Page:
Michael Silverblatt

Shakespeare & Company, the bookstore whose lineage stretches back to Sylvia Beach's 1919 shop, which first published Ulysses, is starting a literary magazine and a prize.

Twain saw being interviewed as torture, Hemingway found it akin to hand-to-hand combat, while Nabokov agreed only to be questioned via typewritten transcript (the better to polish his prose before it saw print). In Bookforum's pages, Albert Mobillio, introducing a section on interviewing the interviewers, wrote that interviews are a "high wire act for writers." Michael Silverblatt has been conversing with authors for twenty years, often provoking bouts of astonished silence in the wake of his lengthy questions. In The BelieverSarah Fay chats with Silverblatt, who talks about crying on-air, being intimidated by guests (especially Susan Sontag), and of interviewing Norman Mailer, who "was like a mellow bull in a pasture, with flowers wound around his horns."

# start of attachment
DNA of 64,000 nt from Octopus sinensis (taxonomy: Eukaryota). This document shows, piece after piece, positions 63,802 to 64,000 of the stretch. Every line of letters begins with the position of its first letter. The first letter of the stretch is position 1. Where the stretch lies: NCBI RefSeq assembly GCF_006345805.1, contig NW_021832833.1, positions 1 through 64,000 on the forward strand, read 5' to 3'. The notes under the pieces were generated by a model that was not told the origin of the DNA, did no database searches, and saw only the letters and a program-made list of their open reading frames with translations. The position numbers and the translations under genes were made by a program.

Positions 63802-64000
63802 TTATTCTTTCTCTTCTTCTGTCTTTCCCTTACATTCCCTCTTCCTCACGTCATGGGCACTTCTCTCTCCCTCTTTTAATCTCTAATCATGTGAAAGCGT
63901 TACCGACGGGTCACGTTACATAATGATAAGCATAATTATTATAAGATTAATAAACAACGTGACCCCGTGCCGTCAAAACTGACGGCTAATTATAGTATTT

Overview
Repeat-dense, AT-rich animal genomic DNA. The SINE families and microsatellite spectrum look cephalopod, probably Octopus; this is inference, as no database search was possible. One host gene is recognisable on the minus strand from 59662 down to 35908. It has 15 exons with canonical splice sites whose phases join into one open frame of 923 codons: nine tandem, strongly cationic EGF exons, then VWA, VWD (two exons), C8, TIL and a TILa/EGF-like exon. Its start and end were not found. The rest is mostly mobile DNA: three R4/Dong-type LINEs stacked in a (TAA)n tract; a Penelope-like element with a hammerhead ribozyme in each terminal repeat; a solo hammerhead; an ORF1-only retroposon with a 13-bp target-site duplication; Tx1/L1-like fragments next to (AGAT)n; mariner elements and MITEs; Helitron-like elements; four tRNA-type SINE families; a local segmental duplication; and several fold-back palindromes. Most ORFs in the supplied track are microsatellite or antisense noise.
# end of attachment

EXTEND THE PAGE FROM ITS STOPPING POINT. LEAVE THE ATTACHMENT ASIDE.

new issue of Quarterly Conversation is out, including an essay on Reading Bolaño in Tehran.

"Seventy years ago, a publisher decided to distract children from the war with intelligent, affordable and beautiful books. It paid off handsomely" for Penguin Books, which is celebrating its young readers' Puffin Books's platinum anniversary this year. Perhaps you can't transform them into "nifty little seats," but Puffins can be found at some of the "best bookstores around the world." Bookstores not anointed into that select few can find inspiration at Bookshelf Porn, a blog of the world's "best bookshelf photos."

 

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